YES, patients are indeed referred to as clients in some areas of the planet. It is sad that this is a reality.

I first encountered this in Quezon City years ago. A relative of a patient referred themselves as clients or customers. I later found out that this was the case abroad, where the visiting patient's relative now lived and worked. I gave my opinion and courteously mentioned that patients should be respected and be properly called patients and not entities in a business venture or trade, even if curing people is a physician's source of income.

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It is true, the sick may be clients as they ask or seek a professional for services. They engage in a transaction with the said professional for a particular job and do become dependent on them. They become customers. But in my opinion, calling the sick as clients or customers removes the entity that these individuals are sick or are suffering from an illness, whether it be controlled, in remission, stable, or deteriorating. Calling patients customers is much worse in that the sick patient gets downgraded into a purchaser of services or goods. Empathy is lost. The altruistic and humane aspect of rendering service is replaced by business' bottom line.

It is not that a person coming for a haircut or perm, or a relaxing massage, or a student procuring a textbook or having notes photocopied does not need an attendant's utmost attention and concentration, being treated without respect or care, but patients need to be treated with empathy by individuals in the medical field. The understanding that a customer needs to look good for an event and that utmost care would be rendered by a salon personnel is also noted in the patient-physician relationship.

Cooking food well for customers or delivering breakable goods for clients also have something in common with the patient-physician relationship in that care and love in doing the job are present. But empathy and compassion are what makes the patient-physician relationship more than a business transaction. It is a humane relationship that goes beyond the bottom line of a business transaction.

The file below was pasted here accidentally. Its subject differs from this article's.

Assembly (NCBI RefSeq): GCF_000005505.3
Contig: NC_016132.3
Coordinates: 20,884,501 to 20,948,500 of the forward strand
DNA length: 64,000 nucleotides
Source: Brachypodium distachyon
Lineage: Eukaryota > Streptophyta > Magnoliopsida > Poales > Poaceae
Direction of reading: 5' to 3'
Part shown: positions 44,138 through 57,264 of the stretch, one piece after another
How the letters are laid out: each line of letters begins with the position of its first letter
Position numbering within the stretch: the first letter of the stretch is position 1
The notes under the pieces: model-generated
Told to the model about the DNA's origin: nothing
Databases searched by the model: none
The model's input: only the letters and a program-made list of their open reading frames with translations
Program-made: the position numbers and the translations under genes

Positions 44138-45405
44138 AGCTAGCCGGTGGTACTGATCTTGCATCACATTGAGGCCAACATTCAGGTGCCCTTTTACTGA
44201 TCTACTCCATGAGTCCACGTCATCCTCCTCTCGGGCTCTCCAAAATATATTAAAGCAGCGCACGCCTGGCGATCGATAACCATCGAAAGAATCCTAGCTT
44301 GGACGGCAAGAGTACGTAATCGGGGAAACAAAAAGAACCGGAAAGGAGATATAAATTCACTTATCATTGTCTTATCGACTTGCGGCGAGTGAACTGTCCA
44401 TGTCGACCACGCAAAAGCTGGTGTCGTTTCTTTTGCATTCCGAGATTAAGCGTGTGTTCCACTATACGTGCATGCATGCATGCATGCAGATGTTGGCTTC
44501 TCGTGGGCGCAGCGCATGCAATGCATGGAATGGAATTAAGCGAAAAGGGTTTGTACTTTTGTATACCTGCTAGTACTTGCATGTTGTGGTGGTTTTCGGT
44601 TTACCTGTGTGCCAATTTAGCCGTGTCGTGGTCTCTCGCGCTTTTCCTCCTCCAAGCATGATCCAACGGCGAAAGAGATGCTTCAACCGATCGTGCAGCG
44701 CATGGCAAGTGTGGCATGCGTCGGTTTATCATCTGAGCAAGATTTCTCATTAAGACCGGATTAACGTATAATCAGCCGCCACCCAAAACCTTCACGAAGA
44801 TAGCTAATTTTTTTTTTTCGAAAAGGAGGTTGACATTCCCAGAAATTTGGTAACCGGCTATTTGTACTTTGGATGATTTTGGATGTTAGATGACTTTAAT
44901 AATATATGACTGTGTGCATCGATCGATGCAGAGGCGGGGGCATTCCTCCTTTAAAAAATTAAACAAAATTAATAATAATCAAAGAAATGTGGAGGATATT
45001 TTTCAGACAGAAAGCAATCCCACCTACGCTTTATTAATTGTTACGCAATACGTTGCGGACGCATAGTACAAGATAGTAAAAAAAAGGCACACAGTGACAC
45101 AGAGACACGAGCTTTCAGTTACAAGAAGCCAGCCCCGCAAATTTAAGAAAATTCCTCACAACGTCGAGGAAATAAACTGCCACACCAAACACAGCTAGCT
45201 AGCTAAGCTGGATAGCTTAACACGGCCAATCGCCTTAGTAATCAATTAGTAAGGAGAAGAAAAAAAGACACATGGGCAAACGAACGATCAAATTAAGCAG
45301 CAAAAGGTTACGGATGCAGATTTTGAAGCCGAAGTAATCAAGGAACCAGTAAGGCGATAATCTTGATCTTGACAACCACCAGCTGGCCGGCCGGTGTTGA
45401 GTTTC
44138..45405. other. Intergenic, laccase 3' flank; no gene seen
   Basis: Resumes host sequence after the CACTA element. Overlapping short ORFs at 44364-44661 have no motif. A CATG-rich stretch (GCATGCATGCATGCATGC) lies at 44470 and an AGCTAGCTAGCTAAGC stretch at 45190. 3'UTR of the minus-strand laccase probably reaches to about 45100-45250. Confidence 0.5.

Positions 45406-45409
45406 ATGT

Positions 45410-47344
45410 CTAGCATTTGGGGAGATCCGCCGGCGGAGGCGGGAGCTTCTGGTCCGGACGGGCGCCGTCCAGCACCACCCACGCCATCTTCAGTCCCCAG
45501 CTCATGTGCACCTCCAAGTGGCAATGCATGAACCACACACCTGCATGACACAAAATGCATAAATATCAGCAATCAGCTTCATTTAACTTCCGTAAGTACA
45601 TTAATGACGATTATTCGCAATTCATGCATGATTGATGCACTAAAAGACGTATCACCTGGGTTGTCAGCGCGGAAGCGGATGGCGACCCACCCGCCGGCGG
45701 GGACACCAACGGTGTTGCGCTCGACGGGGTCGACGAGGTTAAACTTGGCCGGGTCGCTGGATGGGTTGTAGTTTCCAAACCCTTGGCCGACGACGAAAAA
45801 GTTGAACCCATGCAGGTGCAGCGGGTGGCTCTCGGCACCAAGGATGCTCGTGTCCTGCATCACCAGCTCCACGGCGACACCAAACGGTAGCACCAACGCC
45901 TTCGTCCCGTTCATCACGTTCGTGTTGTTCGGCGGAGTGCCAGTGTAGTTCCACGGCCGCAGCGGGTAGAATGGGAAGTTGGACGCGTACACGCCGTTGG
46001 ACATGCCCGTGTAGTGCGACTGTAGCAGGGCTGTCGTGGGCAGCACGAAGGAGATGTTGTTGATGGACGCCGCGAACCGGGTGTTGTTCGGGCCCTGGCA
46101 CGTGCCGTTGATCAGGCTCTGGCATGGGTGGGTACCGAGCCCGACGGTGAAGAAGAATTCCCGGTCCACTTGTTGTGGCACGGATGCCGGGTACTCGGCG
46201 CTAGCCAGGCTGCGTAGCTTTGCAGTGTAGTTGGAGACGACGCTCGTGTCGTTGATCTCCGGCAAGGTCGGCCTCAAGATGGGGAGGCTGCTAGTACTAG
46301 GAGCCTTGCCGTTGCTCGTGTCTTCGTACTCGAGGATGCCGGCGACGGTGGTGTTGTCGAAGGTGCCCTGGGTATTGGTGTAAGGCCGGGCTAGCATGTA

These are what get thrown out of the window when we start treating patients as customers or purchasers of medical services. The medical team is more than one that gives out medical advice. They also act as a mother or father, a brother or sister, a friend, or a counselor during a time of need. Not that a good advice may not be given by your hairdresser, barber, tailor, or bookstore clerk, but the advice in a patient-physician relationship deals with health, lifestyle, illnesses, and the progression of life beyond death.

Calling patients clients or customers is a slap on their faces as they are treated less than what they should be. It is not humane to do so. Conversely, it would also be a slap on the medical and paramedical profession if this were not corrected because it lessens them to be businessmen or women, and the compassion and care attached to the profession is erased.

Treating or healing the sick is the livelihood of the medical team, composed of the physician, the nurse, the medical technologist, the radiology technician, the neuroelectrophysiology technician, the physical therapist, occupational therapist, and speech therapist among others. It is how they earn their keep. But it SHOULD NOT BE OVERSHADOWED by the prime reason why these individuals answered the call to their profession. Earning a living is important. But to make it the prime objective is erroneous. The patient comes first, which in numerous instances, affects the personal lives of the team - the team's energy, time, health, families, leisure, and yes, including the monetary side of things.

But I digress. Calling patients as customers or clients is old news, but I believe that those in the medical field who believe patients should be called patients are continuing to do their share to correct this mistake that has irked some sectors of society.

Patients should be respected. They should not be referred to as customers or clients where they are simply entities in a transaction. Where is the empathy? Where is the compassion?

Patience, dear patients, patience.